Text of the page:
A Baptist relief worker listens as a Japanese boy shares his heartache over losing his dog in the tsunami. Southern Baptists working in the disaster response after Japan’s March 11 earthquake and tsunami report that weekly caravans are now making their way into the disaster zone and that training efforts are helping Japanese Baptists mount effective relief initiatives.
ISHINOMAKI, Japan (BP)--Japan's Baptist leader has expressed heartfelt gratitude for the assistance Baptists worldwide have provided in the aftermath of his country's March 11 earthquake and tsunami -- and has made specific requests for continued prayer.
Southern Baptists working in the disaster response say they are pleased that weekly caravans can now make their way into the disaster zone and that training efforts are helping Japanese Baptists mount effective relief initiatives.
"Please accept my deepest gratitude for your kind expressions of comfort, encouragement, prayer support, and love offerings, following the earthquake that has wrought devastation to Japan," Makoto Kato, executive secretary of the Japan Baptist Convention, said in an April 1 letter. "The warm response from Christian brothers and sisters around the world has sustained our broken hearts. Japan Baptist churches appreciate the marvelous support system of Baptists around the world united in prayer for Japan."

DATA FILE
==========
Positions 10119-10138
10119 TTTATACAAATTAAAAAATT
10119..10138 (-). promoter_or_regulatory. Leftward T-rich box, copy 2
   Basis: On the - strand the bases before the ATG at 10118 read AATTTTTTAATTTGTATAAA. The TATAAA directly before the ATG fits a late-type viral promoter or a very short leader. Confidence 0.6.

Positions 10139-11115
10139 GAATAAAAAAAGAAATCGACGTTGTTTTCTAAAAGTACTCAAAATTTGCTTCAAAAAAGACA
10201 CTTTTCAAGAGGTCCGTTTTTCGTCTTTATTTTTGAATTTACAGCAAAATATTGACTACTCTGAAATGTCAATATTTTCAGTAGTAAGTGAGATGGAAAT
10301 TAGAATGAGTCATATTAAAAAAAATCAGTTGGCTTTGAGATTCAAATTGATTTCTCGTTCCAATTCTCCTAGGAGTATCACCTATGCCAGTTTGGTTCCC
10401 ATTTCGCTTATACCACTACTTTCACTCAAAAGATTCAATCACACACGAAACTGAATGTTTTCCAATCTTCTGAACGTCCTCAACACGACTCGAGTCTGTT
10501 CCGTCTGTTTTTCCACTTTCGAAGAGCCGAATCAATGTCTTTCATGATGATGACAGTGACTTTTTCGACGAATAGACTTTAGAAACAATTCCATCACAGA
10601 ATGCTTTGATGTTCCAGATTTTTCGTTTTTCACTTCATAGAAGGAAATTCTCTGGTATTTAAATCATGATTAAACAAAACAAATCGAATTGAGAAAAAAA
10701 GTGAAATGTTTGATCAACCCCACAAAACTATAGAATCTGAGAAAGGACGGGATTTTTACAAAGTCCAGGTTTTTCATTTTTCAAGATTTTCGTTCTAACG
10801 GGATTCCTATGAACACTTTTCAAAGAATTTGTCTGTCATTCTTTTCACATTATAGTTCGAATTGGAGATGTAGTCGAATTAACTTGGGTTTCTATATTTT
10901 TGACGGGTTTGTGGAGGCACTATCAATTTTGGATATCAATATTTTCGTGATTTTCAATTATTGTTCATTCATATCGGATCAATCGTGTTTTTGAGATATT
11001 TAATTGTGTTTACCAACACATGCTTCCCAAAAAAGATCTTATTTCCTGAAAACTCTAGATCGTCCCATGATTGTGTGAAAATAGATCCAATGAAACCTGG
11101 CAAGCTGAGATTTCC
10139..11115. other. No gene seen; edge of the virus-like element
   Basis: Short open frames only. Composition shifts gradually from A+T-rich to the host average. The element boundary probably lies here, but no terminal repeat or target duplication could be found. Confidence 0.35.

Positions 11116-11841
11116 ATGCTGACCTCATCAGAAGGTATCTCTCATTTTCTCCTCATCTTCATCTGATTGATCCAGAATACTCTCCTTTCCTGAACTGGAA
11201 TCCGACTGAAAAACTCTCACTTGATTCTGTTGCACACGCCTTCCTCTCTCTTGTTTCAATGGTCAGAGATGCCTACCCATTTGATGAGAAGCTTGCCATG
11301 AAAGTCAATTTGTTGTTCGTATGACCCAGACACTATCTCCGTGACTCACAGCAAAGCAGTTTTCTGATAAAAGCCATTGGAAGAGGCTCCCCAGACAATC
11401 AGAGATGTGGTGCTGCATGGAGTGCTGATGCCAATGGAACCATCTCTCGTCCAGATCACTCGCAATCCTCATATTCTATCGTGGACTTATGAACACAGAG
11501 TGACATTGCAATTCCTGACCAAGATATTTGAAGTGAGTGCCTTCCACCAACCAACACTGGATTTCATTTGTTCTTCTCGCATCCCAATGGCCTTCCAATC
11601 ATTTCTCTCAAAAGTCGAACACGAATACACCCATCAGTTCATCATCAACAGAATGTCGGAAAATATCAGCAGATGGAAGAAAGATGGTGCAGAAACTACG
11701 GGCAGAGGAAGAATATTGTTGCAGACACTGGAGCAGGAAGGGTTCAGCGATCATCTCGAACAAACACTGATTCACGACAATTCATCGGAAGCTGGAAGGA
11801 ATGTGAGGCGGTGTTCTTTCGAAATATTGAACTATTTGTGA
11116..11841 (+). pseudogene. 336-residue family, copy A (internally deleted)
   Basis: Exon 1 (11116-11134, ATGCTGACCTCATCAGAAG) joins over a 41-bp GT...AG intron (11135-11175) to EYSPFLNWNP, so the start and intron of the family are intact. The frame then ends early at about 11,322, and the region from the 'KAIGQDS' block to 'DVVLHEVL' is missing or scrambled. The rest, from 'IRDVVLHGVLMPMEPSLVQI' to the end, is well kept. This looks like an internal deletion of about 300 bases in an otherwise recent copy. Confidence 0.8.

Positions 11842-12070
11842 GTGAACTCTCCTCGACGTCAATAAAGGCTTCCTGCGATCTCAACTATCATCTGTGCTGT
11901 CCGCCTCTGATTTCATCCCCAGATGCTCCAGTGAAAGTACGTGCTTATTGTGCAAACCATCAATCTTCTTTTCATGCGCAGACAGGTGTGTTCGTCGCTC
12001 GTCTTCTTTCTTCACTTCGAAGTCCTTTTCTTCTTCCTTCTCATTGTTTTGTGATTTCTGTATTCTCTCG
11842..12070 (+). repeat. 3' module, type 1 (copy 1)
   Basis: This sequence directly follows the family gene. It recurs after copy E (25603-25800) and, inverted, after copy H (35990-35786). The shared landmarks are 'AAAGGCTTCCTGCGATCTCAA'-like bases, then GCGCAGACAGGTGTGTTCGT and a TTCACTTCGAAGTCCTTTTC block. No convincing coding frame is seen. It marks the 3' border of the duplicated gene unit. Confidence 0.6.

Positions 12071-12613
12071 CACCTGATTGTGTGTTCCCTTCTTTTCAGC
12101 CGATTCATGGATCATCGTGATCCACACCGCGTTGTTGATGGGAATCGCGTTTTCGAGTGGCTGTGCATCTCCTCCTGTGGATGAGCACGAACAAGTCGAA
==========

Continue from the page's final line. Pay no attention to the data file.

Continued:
The increased availability of gasoline has made it possible for "the most critical necessities for human existence, such as water, food, clothing, gasoline, and kerosene," to be delivered into the disaster zone, Kato said. The Japan Baptist Convention has placed temporary crisis management staff in the area to support the work of local churches in helping ease the emotional trauma disaster survivors are experiencing.
Baptist Global Response, an international relief and development organization, and its partners are moving to establish bases of operation in the primary impact areas of Sendai and Ishinomaki, said Jeff Palmer, BGR's executive director.
"We have partners committed to establishing and staffing bases of operations in Ishinomaki and Sendai, and plan to build housing in Sendai for Japanese Baptist volunteers coming out from Tokyo," Palmer said. "The operation now has the capacity of feeding hot meals to up to 3,000 people at a time, and our stateside disaster relief specialists have trained Japanese Baptists in areas of disaster response administration, grief counseling and logistics." Read More